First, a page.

Trading cards as a quick fix

I can't always find time (or make time) to paint something big.  Often, a "painting snack" will have to do. 

I bought a bundle of Artist Trading Cards (ATCs -- tiny 2.5" x 3.5" canvases) months ago to trade with friends -- and looking at the unopened packages filled me with guilt.

ATC1 copy 

So I ripped one open and decided to make a mini-painting for myself, as a light snack. For a summery theme, I based it on a photo of my son jumping off a swim platform.  For simplicity, I only used 3 paint colors: white, paynes gray and burnt umber.

I'm not trading this card, but keeping it, to remind myself that making art doesn't have to wait for a groundbreaking idea, or a huge chunk of time to execute it.

The "Drive-Thru" Painting

Not as fattening as it sounds.   I prefer taking back roads on my morning commute and get seduced by the scenery.  Of course, there's rarely time to pull over and take careful, composed source photographs.  So I've resorted to blindly holding up my camera (or phone) and taking blurry shots out the window and sorting them out later. 

Drivethru landscape 

I like the way that they capture the transience of the landscape.  

I feel like I'm transferring their energy to the canvas when I paint them!


Fresh from the Farmers Market


For an understanding of where food comes from, for great conversations, for the freshest produce, you can't beat a farmer's market.  For painters, there's yet another reason -- beautiful, irregularly shaped produce that you can't find in a store. This bunch of multicolor radishes caught my eye. Watercolor was the only handy option - I had to sketch and paint them fast before they went into a salad.  

My only hesitation in "buying the whole farm" at a market are the dollar bills in my pocket (they don't take plastic), my small family, and the fact that I can't paint everything before I eat it.  Just as well.  I'll be back next week.

Curing Writer's Block with Paint Chip Poetry

PaintchippoetryI'm not scared of putting colors on canvas.  But I am nervous about painting my walls a new color (subtlety is not my strong point).  So I've hoarded paint chips over the years, along with all the crazy/wonderful color names. In the hope of creating a cool collage, I cut a bunch of them up with deckle-edged scissors.  The collage was a bust.  But the remaining names looked really fun.  so I keep them in a little box on my desk -- for "Paint Chip Poetry".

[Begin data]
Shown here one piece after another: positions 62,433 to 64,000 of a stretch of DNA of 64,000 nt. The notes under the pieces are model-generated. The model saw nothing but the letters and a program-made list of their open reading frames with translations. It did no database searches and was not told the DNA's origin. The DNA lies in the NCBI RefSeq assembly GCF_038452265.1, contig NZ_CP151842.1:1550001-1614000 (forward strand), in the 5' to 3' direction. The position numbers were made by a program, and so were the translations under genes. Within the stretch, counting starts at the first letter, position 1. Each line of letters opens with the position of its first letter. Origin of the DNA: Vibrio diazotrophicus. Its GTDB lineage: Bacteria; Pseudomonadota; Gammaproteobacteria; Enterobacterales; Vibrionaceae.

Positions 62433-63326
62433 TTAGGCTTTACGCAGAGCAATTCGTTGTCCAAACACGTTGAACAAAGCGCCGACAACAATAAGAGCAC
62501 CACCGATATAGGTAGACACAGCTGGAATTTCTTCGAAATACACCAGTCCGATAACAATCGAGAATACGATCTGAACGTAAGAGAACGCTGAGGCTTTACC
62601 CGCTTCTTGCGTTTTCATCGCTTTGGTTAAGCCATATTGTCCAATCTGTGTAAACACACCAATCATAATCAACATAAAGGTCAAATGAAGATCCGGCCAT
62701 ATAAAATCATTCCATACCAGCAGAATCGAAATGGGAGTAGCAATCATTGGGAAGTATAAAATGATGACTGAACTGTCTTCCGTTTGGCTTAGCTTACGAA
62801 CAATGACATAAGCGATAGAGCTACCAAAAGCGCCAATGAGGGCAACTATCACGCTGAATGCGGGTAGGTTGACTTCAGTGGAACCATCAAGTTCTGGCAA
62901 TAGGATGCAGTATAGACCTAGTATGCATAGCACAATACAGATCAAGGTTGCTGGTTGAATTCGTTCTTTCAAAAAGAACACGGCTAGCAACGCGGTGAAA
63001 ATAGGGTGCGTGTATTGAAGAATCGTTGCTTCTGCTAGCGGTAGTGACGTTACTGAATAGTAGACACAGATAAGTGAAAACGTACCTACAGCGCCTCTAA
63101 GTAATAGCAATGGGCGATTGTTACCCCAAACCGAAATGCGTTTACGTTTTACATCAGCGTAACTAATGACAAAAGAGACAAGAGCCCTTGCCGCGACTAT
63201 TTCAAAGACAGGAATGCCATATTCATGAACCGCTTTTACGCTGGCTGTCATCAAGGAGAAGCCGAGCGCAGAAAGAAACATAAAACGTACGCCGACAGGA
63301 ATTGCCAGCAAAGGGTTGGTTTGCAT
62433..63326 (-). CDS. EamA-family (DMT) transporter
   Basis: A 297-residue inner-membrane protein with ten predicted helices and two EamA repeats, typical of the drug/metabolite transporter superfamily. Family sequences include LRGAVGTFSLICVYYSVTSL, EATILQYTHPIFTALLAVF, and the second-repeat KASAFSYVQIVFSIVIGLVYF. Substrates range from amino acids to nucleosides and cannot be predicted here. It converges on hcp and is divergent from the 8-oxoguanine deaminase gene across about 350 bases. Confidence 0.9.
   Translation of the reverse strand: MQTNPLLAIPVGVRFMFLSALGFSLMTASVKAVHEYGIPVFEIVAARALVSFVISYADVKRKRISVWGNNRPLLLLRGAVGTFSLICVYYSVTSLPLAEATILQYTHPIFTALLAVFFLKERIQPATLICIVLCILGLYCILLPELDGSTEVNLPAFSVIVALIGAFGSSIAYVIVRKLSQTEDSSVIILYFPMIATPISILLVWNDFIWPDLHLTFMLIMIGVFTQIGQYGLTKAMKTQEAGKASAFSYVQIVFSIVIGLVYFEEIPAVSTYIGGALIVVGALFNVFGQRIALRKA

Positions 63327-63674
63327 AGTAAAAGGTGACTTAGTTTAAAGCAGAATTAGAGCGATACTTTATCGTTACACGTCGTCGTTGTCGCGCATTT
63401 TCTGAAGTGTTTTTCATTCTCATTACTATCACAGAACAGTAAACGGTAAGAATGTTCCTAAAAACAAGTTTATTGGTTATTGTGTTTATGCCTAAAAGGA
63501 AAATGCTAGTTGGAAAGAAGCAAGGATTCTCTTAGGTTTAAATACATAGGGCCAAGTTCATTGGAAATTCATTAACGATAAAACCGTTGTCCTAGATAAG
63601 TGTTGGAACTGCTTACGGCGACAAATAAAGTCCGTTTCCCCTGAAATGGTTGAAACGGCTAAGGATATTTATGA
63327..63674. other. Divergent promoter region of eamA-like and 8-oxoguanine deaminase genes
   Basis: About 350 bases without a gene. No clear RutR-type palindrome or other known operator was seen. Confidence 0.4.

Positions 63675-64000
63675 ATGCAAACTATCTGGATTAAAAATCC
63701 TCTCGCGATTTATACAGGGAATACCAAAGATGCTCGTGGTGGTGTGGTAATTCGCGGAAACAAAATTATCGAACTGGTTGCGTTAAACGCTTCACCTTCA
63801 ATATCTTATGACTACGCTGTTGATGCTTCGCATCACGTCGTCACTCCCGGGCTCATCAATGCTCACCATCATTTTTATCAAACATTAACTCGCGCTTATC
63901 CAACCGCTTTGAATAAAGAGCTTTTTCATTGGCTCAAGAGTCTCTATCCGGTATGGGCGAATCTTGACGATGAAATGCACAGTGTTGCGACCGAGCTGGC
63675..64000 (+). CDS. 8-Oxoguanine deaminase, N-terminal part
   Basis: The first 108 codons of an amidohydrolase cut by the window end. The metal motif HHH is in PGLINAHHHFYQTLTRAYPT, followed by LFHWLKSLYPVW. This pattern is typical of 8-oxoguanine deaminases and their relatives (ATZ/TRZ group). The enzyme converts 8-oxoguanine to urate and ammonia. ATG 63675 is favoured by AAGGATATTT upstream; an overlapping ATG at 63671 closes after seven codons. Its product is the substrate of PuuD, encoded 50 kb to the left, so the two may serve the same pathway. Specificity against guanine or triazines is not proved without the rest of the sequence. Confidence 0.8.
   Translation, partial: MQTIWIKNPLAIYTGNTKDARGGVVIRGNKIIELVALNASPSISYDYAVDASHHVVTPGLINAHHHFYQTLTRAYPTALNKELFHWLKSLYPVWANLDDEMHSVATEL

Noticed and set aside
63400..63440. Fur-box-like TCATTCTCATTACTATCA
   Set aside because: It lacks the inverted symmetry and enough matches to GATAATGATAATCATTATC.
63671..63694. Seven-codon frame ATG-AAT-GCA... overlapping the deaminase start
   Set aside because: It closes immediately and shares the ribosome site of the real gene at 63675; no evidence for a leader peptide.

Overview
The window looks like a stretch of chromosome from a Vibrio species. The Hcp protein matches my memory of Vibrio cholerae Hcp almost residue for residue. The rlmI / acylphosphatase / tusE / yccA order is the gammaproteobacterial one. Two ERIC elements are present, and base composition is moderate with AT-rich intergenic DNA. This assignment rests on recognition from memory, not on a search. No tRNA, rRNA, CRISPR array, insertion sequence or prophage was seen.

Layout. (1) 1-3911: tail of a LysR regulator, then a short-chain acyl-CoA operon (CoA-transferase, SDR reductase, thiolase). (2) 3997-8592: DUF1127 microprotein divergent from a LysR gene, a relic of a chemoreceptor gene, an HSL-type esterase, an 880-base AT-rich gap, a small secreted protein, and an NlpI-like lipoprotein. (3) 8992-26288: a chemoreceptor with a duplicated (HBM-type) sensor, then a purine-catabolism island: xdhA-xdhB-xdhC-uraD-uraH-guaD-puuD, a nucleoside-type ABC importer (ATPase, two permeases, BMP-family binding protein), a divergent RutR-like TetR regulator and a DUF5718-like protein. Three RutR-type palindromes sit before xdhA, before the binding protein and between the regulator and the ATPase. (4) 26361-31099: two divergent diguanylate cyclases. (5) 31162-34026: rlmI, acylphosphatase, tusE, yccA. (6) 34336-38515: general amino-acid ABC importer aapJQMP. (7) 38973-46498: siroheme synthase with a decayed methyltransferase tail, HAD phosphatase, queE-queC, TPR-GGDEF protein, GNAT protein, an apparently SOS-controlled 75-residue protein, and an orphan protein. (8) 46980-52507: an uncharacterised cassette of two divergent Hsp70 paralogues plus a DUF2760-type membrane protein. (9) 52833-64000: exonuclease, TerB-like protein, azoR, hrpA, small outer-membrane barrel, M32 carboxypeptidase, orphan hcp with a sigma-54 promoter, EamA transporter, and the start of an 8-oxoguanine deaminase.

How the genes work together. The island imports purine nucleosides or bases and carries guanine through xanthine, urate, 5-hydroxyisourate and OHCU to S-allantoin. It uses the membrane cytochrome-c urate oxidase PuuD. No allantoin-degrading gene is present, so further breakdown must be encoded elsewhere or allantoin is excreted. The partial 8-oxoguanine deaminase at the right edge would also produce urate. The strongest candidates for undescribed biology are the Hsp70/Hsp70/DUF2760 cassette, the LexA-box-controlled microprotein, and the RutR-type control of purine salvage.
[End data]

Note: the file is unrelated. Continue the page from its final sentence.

Here's how it works:  I pull out a few chips at random and force myself to make a cheezy story about them, e.g. The sailor with a Grey Beard and a voice like Cracked Slate secretly collecting Water Irises as a hobby. Not even close to poetry, but a great way to get my mind un-blocked so I can move to the next task. 

Whatever it takes to keep the thoughts flowing....!!!!

License to Doodle -- and about time too...

My friend Kim recently taught a Zentangle workshop with a group of enthusiastic teens.  I'm as skeptical as a teenager when looking at new artistic concepts, so I had to give it a try, especially after hearing it described as "yoga for the mind"...  


Now I'm smitten with Zentangles (I'm also a new fan of

Zentangles haven't improved my drafting skills, and I've yet to feel the full-on benefits of the mind-yoga connection, but I find the hands-on repetition soothing and meditative.  Sometimes, after a long day,  my brain is too tapped out to paint.  Or I don't have my watercolor/pastel/sewing supplies handy.  Zentangles are a good solution.  Plus, I found that I can watch a few kids on the beach while I'm doing them -- I'm a lousy lifeguard when I'm painting...

Uncovering patterns through sketching

There's nothing like drawing with numb fingers at the edge of the ski lift to focus the mind.  First, there's no time to overthink the subject matter.  Second, if you don't simplify the drawing, and uncover the patterns, you'll freeze before you finish.  Good thing all skiers look similar bundled up with gear -- makes it ok to combine the skier from one chair with one on the next one...

Using the materials you've got

India Feb 12 - Feb 15 031
I recently visited the UNESCO world heritage site of Hampi, in south India. Absolutely breathtaking.  The entire city was built of granite during the 14th-16th centuries.  Why granite? the area was (and still is) a bouldering paradise, with a river nearby -- the perfect spot to build an empire, because the materials were at hand.  

I could spend hours looking through art supply catalogs thinking of new ideas.  But some of the best ones come from making the most of whatever is close by. 

Question: How do you build a coliseum (in five minutes or less...)?

Answer:  ask a 6th grader...Coliseum 
My son's Destination Imagination team was challenged to create a coliseum from start to finish in less than five minutes, in front of a live audience.  Restrictions:  life-size, no oil-based paint, no wet paint or glue, no loose glitter, no staining materials, budget of under $10.

The team raided my art supplies and came up with the following "trials" using solid paintsticks and damp rags.  Each piece was executed in under three minutes.  Great example of boxed-in restrictions driving out of the box thinking!

An elementary perspective

Today I helped hang an art show for the local elementary school.  I contributed a step ladder, pliers and an artistic eye -- and got back a great deal more in return.  

An interpretation of Van Gogh from a 2nd grader?  A Kandinsky clone from a Kindergartener?  A mess of colors that would go with both nothing and everything?  Absolutely fearless stuff -- and a reminder that I should take a look at kids art more often.

Elem art show